'Saturday Night Live' Roasts 'Crazy' Parents Storming School Board Meetings Across U.S.

A Saturday Night Live sketch poked fun at parents who have disrupted school board meetings across the United States over COVID-19 safety policies in schools, often spreading misinformation and far-fetched conspiracy theories.

The humorous sketch that aired during the October 2 season premiere features parents speaking to two school board members over COVID-19 policies, inundating them with off-topic questions and conspiracy theories. The sketch opens with the school board renaming "Robert E. Lee Middle School" to "Robert E. Lee Is Bad Middle School" before opening the floor to take questions from the public.

"I am concerned, and I am also crazy," the first speaker says before spewing conspiracy theories about the Johnson & Johnson vaccine, T-Mobile and Israel. A mother complains that her son was banned from playing football because his vaccine wasn't valid. He had taken the "Mike's Hard Vaccine."

"That's definitely not on the approved list," the school board member replies.

It also satirizes the push to take ivermectin, as one parent asks if the school is authorized to give children "a hormone given to elephants in captivity to boost sperm production." He claimed his son took it with no adverse effects, as the camera pans to his child, who has grown a beard.

He said he took the medicine and it cured his "COVID in basically half a day."

SNL also took aim at parents who have fought against critical race theory. One parent says she is "shaking" over her anger around it before asking "What is it? And why am I mad about it?"

Parents have taken to school board meetings to confront education leaders about COVID-19 safety protocols including mask mandates and vaccines.

School Board Protesters
An SNL sketch satirized parents who have stormed school board meetings across the country over COVID-19 protections. Here, protesters are seen outside of the San Diego Unified School District to protest a vaccine mandate for students on September 28, 2021. Photo by Sandy Huffaker/Getty Images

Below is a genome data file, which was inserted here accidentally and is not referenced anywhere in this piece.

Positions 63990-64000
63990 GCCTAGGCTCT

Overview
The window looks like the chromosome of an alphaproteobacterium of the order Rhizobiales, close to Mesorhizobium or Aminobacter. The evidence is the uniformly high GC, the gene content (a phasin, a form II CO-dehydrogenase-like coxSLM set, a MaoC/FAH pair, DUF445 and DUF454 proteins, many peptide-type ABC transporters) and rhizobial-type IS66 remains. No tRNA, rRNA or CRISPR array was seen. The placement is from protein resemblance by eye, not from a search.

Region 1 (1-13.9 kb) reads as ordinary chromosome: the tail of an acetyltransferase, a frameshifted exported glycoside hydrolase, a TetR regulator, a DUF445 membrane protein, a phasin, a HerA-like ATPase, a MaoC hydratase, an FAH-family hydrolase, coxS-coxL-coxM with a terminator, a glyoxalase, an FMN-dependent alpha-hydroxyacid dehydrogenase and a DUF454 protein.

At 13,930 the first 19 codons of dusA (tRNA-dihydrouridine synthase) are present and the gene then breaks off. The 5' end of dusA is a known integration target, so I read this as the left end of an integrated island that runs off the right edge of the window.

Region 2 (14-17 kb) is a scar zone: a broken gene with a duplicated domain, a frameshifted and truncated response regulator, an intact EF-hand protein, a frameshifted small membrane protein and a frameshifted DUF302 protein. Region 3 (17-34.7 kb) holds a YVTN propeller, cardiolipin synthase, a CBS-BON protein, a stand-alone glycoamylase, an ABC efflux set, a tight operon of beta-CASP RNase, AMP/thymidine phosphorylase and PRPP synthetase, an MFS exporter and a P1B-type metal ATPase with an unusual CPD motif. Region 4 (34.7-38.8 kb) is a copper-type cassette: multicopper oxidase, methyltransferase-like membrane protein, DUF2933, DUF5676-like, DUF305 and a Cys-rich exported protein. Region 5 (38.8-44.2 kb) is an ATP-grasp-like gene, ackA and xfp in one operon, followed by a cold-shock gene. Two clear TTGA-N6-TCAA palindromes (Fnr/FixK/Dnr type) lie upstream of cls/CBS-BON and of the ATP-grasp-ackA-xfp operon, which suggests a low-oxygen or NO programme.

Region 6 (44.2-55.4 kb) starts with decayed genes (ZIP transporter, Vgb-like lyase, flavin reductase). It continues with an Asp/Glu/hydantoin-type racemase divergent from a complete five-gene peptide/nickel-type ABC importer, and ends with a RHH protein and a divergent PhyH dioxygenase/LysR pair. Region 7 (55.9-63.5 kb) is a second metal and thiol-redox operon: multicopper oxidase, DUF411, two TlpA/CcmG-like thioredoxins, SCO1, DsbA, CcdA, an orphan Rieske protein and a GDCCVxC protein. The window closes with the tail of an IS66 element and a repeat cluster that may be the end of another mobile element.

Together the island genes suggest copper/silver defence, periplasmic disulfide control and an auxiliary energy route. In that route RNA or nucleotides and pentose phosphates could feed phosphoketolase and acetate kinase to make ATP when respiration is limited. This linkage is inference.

The meetings have raised concern among education officials. The National School Boards Association on Thursday asked the federal government to help stop threats against school board members, calling the threats a form of domestic terrorism. The letter cites more than 20 instances of threats, harassment, disruption and acts of intimidation.

"As these acts of malice, violence, and threats against public school officials have increased, the classification of these heinous actions could be the equivalent to a form of domestic terrorism and hate crimes," the association wrote.

A school board member from Washoe County, Nevada said he had thoughts of suicide before resigning over the harassment and threats he received about the policies.

"I was constantly looking over my shoulder," Kurt Thigpen wrote in July.

Some school board meetings have even ended in violence. In Missouri, several fights broke out in the parking lot of Cass County's Pleasant Hill High School after the Pleasant Hill Board of Education voted to make masks a requirement in its schools in September.

A video captured one woman's school board rant attacking the U.S. healthcare system for not administering Ivermectin to COVID-19 patients in Seminole County, Florida. In the clip, she claims that "hospital protocols" have been a major contributor to the death rates and hospital admission numbers being touted by "pro-maskers" as "an excuse to mask kids."

Ivermectin, which is sometimes used to treat conditions caused by parasitic worms, has not been approved to treat COVID-19 by the U.S. Food and Drug Administration.